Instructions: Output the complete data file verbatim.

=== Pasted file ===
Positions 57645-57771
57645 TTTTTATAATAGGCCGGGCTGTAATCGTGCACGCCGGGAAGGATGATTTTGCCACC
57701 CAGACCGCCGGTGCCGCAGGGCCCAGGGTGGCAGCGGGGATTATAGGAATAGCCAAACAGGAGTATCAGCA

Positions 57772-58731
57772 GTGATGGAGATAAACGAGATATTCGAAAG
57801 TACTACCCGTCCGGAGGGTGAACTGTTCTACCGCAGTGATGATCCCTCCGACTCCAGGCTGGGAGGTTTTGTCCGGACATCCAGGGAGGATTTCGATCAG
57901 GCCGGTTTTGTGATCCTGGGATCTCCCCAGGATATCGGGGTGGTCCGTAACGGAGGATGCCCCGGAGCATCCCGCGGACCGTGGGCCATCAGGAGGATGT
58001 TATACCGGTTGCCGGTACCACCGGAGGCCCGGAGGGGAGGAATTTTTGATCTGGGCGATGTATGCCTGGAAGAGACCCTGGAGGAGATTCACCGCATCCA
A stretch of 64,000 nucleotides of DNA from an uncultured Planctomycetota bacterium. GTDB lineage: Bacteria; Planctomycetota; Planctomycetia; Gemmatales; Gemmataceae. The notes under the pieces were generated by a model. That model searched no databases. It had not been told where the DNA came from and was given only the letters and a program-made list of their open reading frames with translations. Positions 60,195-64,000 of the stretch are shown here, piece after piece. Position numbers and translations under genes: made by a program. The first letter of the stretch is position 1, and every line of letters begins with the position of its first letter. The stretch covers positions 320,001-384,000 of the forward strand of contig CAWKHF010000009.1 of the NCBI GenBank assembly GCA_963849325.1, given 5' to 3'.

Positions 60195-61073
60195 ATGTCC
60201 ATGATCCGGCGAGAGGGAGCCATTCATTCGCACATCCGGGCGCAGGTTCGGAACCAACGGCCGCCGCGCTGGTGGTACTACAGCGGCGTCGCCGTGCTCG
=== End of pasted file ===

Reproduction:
Positions 57645-57771
57645 TTTTTATAATAGGCCGGGCTGTAATCGTGCACGCCGGGAAGGATGATTTTGCCACC
57701 CAGACCGCCGGTGCCGCAGGGCCCAGGGTGGCAGCGGGGATTATAGGAATAGCCAAACAGGAGTATCAGCA

Positions 57772-58731
57772 GTGATGGAGATAAACGAGATATTCGAAAG
57801 TACTACCCGTCCGGAGGGTGAACTGTTCTACCGCAGTGATGATCCCTCCGACTCCAGGCTGGGAGGTTTTGTCCGGACATCCAGGGAGGATTTCGATCAG
57901 GCCGGTTTTGTGATCCTGGGATCTCCCCAGGATATCGGGGTGGTCCGTAACGGAGGATGCCCCGGAGCATCCCGCGGACCGTGGGCCATCAGGAGGATGT
58001 TATACCGGTTGCCGGTACCACCGGAGGCCCGGAGGGGAGGAATTTTTGATCTGGGCGATGTATGCCTGGAAGAGACCCTGGAGGAGATTCACCGCATCCA
A stretch of 64,000 nucleotides of DNA from an uncultured Planctomycetota bacterium. GTDB lineage: Bacteria; Planctomycetota; Planctomycetia; Gemmatales; Gemmataceae. The notes under the pieces were generated by a model. That model searched no databases. It had not been told where the DNA came from and was given only the letters and a program-made list of their open reading frames with translations. Positions 60,195-64,000 of the stretch are shown here, piece after piece. Position numbers and translations under genes: made by a program. The first letter of the stretch is position 1, and every line of letters begins with the position of its first letter. The stretch covers positions 320,001-384,000 of the forward strand of contig CAWKHF010000009.1 of the NCBI GenBank assembly GCA_963849325.1, given 5' to 3'.

Positions 60195-61073
60195 ATGTCC
60201 ATGATCCGGCGAGAGGGAGCCATTCATTCGCACATCCGGGCGCAGGTTCGGAACCAACGGCCGCCGCGCTGGTGGTACTACAGCGGCGTCGCCGTGCTCG